The experiences of and meaning for women living and coping with type 2 diabetes: a systematic review of qualitative evidence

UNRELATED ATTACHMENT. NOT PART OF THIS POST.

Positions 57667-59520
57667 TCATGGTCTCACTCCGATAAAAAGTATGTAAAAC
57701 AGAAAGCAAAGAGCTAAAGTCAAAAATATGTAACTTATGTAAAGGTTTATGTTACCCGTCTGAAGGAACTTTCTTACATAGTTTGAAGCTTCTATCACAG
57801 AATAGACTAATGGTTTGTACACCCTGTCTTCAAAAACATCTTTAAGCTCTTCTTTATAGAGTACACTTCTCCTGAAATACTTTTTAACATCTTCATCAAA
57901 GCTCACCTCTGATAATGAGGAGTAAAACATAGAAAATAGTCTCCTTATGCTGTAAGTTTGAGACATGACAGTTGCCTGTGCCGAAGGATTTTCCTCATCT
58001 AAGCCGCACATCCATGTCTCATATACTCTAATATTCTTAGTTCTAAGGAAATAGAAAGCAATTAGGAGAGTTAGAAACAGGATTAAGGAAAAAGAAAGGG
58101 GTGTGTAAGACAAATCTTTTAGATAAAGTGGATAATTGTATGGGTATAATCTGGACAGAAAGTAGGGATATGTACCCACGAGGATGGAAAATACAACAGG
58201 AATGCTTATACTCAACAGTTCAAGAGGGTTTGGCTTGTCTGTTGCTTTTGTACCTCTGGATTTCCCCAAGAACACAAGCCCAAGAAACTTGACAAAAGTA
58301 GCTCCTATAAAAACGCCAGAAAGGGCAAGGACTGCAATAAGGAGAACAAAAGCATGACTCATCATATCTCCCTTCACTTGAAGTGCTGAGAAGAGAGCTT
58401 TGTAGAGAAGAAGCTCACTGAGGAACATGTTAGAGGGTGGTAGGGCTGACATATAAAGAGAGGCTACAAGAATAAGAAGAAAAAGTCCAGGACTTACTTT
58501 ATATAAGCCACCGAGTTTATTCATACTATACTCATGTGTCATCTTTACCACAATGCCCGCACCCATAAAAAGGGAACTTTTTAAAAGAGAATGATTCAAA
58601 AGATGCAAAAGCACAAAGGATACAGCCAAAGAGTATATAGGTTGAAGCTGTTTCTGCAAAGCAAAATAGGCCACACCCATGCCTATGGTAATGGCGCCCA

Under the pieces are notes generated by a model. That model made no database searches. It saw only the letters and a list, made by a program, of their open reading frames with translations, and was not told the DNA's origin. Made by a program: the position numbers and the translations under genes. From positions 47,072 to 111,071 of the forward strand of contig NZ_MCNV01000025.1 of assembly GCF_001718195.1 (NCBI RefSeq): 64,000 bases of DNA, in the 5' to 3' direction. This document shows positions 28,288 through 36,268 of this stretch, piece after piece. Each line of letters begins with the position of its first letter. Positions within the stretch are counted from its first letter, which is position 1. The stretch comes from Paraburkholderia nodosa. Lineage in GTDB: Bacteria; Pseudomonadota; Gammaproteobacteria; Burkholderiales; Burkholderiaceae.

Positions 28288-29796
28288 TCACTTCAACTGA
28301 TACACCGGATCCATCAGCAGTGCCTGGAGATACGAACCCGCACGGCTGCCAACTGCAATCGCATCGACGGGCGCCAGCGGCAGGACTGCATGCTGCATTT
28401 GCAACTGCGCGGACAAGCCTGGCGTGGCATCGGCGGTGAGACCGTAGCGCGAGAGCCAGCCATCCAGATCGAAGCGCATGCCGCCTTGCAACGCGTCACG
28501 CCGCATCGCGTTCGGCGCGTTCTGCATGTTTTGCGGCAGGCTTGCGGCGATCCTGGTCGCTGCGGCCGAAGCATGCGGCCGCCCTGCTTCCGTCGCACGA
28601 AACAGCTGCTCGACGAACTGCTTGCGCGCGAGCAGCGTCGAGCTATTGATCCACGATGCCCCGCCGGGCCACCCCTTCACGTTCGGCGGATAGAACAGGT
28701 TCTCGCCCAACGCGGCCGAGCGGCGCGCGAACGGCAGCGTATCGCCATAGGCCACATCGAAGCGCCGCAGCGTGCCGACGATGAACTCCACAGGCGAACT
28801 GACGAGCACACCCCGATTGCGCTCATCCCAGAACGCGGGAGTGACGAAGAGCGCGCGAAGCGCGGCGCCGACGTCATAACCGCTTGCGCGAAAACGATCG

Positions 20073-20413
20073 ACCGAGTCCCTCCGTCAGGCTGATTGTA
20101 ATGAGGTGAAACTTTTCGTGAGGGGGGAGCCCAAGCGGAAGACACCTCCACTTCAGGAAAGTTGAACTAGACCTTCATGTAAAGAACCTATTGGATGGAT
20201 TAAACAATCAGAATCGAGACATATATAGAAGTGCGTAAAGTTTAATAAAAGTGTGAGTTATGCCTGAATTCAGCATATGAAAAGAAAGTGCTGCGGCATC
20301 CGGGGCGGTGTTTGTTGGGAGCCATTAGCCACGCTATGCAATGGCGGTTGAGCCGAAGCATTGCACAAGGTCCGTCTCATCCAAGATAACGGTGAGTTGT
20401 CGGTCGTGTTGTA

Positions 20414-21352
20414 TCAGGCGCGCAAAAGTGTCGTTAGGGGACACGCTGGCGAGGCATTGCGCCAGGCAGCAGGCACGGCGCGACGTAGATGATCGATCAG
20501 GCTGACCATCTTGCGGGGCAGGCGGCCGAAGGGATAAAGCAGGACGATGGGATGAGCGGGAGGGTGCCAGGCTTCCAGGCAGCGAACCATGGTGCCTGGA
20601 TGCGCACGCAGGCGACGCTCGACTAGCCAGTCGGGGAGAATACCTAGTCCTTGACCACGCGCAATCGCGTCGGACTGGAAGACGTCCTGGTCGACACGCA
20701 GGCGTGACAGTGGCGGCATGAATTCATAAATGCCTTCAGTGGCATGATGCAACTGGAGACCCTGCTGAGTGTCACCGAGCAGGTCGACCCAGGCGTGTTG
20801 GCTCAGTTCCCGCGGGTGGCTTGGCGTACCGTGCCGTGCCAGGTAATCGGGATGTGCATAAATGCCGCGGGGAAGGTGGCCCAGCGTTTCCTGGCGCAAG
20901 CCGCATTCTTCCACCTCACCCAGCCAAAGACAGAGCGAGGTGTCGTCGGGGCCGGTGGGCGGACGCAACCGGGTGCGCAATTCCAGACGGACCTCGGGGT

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Background: Effective management of diabetes not only relies on lifestyle modification and adherence to a treatment regime, but also the ability to cope with the impact of the disease on daily activities. Stress associated with the multi-caregiver role of women may affect the ability to manage the disease effectively. Objectives: To explore the experience of women living and coping with type 2 diabetes. Inclusion criteria: Type of Participants-Adult women aged 18 years and above diagnosed with type 2 diabetes. Phenomena of interest-The meaning of living and coping with type 2 diabetes. Type of Studies-Qualitative studies, including designs such as phenomenology, grounded theory, ethnography, action research and feminist research. Search Strategy: The search strategy used sought only to identify published English research papers from the year 1990 to 2010. A three-step search strategy was undertaken. Methodological quality: The retrieved papers were assessed for methodological quality by two independent reviewers using the Joanna Briggs Institute Qualitative Assessment and Review Instrument. Data collection: Data was extracted using the Joanna Briggs Institute Qualitative Assessment and Review data extraction tool. Data synthesis: The data were synthesised using the Joanna Briggs Institute approach of meta-synthesis by meta-aggregation.Results: Nine studies were included in the review. Forty-one findings were obtained and then grouped into 11 categories which were then aggregated into four synthesised findings: “Living with type 2 diabetes is emotionally and mentally challenging”, “Support (of self, by others, spiritual) provides the ability to cope with diabetes”, “Women see their personal responsibility in the management of diabetes and try to maintain their autonomy. Despite this, women place the needs of the family over their own needs thereby resulting in ineffective management” and “Effective management of diabetes is hindered by role duties of women as well as their attitudes and the attitudes of the healthcare providers”. Conclusions: Women are challenged by their multi-caregiving roles and the complexities of managing their diabetes simultaneously. Holistic, individual psycho-education programs for female patients with diabetes and carer programs educating families and friends will facilitate more effective and successful management. Implications for practice: As supported by the evidence obtained in this review, diabetic education programs should include strategies that facilitate emotional coping. Family members should be encouraged to attend diabetes management programs or workshops designed for caregivers or family members to enable them to support female family members with diabetes effectively. Education programs for doctors should focus on the therapeutic helping relationship and the role this relationship plays in facilitating improved health outcomes for patients.Implication for research: Implementation of action research with interventions that address the key issues identified in this systematic review would be useful. Additionally, further longitudinal studies that link the incidence and severity of complications and quality of life issues associated with diabetes management to such intervention programs will clarify the benefits, modifying factors and barriers. Despite a plethora of literature examining the coping styles and experiences of Caucasian people with diabetes there is a paucity of literature investigating similar issues among Asian populations. Thus further research studies that examine the experience of living and coping with type 2 diabetes in Asian populations are needed to enhance understanding for these patients.
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